Why Google, and the business world, are embracing the circular economy
Despite being a digital behemoth, managing the world's bits and bytes for all manner of information services, Google actually generates a lot of "stuff," such as servers in its data centers, campus food for its employees and consumer electronics for its customers. In an effort to tackle the waste associated with these types of things, the search engine giant Tuesday launched a new goal to become more "circular" — to focus on designing out waste in its processes and maximizing the reuse of the stuff in its systems.
At the debut of the GreenBiz Circularity conference Tuesday in Minneapolis, Google Chief Sustainability Officer Kate Brandt unveiled Google's new plan, and an accompanying white paper (PDF), about the topic. "We want a circular Google in a sustainable world. Now, of course, getting there is as inspiring as it is daunting. It means the entire system needs to change," Brandt said during the opening plenary session for Circularity 19.
Google isn't alone. If you've never heard the term "circular economy," it's time to wake up to one of the biggest sustainability trends confronting companies around the world.
The phrase circular economy describes the effort across industries from fashion to food to packaging to redesign the way that finite resources are used and to ensure that materials are kept in reuse for as long as possible. The core idea is that "waste does not exist in nature. ... Why not redesign the world around us and make sure products are kept in reuse?" explained Ashima Sukhdev, program lead for the Government and Cities Program at Ellen MacArthur Foundation, during a kickoff talk at Circularity 19.
There are three reasons why businesses like the idea of the circular economy, Sukhdev said: It's profitable; it engages communities; and it's about innovation.
Moving from a linear system to a circular one makes good business sense for many companies. In fact, lots of companies are already adopting circular practices; they just don't always call them that.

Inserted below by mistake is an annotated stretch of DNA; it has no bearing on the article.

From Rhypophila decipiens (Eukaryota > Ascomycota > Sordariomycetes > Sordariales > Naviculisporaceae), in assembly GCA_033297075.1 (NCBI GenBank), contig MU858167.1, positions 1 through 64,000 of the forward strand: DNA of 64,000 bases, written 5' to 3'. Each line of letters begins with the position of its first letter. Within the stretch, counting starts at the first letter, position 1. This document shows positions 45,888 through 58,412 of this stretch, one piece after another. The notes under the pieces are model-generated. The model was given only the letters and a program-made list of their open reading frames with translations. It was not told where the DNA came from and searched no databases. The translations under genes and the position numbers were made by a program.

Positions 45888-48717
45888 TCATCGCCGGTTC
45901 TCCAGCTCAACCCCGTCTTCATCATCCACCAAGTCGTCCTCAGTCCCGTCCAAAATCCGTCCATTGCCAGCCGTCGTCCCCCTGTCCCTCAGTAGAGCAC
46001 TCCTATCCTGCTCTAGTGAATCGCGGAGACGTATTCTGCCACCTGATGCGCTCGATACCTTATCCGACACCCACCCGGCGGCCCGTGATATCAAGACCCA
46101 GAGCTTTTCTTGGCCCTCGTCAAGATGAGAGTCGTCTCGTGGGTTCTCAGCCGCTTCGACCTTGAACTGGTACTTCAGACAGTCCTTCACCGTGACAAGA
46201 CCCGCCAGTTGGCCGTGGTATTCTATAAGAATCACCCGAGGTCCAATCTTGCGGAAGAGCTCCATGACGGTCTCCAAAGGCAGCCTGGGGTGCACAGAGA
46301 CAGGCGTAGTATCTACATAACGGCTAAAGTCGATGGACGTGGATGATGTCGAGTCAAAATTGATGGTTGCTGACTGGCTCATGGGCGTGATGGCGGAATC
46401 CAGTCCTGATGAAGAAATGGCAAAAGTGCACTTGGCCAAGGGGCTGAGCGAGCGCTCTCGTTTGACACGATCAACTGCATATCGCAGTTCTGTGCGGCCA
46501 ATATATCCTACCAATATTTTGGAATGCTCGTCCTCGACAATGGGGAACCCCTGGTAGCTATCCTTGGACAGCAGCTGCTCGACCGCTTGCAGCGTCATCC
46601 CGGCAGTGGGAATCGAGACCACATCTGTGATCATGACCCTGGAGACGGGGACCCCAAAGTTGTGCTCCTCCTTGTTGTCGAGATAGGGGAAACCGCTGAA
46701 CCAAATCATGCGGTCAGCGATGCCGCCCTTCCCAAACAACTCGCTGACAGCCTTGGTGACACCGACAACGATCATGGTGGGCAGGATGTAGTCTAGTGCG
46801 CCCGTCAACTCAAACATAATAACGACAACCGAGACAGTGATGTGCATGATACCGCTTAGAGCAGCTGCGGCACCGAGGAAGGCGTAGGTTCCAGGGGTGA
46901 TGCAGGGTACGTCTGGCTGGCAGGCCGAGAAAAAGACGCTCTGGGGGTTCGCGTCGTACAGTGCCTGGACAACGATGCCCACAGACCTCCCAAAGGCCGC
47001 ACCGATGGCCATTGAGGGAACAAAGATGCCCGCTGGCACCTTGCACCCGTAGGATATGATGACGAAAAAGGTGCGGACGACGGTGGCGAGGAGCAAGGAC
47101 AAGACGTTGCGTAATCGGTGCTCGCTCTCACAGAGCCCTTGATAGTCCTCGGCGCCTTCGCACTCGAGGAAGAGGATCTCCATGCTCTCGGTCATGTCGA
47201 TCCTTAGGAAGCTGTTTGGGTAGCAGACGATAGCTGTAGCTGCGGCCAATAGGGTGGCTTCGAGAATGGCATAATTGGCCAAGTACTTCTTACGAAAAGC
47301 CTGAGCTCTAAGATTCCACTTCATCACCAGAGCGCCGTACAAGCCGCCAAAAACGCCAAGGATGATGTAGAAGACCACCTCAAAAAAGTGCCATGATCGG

For example, industrial giant Caterpillar launched a remanufacturing factory gear business back in the 1970s before it was hip. An oft-cited figure lending new urgency to the concept is Accenture's estimate that transitioning to a circular economy could generate $4.5 trillion in new economic output by 2030 (PDF).
Building circular systems can engage communities in unique ways, Sukhdev said. She pointed to The Plant, a former meatpacking building in an industrial neighborhood of Chicago, which now houses a dozen small food and agricultural businesses that use waste streams of companies as inputs for others (such as using beer waste to grow mushrooms).
The companies that operate in The Plant are also an example of another really attractive aspect of the circular economy: It will be created and enabled by technology and design innovation. The circular economy will tap into companies that are developing new ways to reuse products, as well as the creation of new tools, such as artificial intelligence, that can be trained to maximize resources.
That's a big reason why Google feels inspired by the topic. "Waste is a data problem. What if we saw stuff as information? This is an inspiring question to us at Google. We love a good data challenge," said Google's Brandt.
The complicated world of recycling is already benefiting from AI. Recycling facilities in Colorado, Japan and Europe are turning to sensors, smart robots and vision systems fortified with machine learning software to speed up the rate of sorting goods and improve the accuracy of identifying certain materials.
While the circular economy is generating excitement in the business world, the problem that closed loops systems are trying to solve is also a little overwhelming.
"We have dramatically underestimated the impact of this material flow. ... We have a tsunami of plastics coming onto the market and over the horizon," pointed out the CEO of the Ellen MacArthur Foundation, Andrew Morley, during another Circularity 19 plenary session.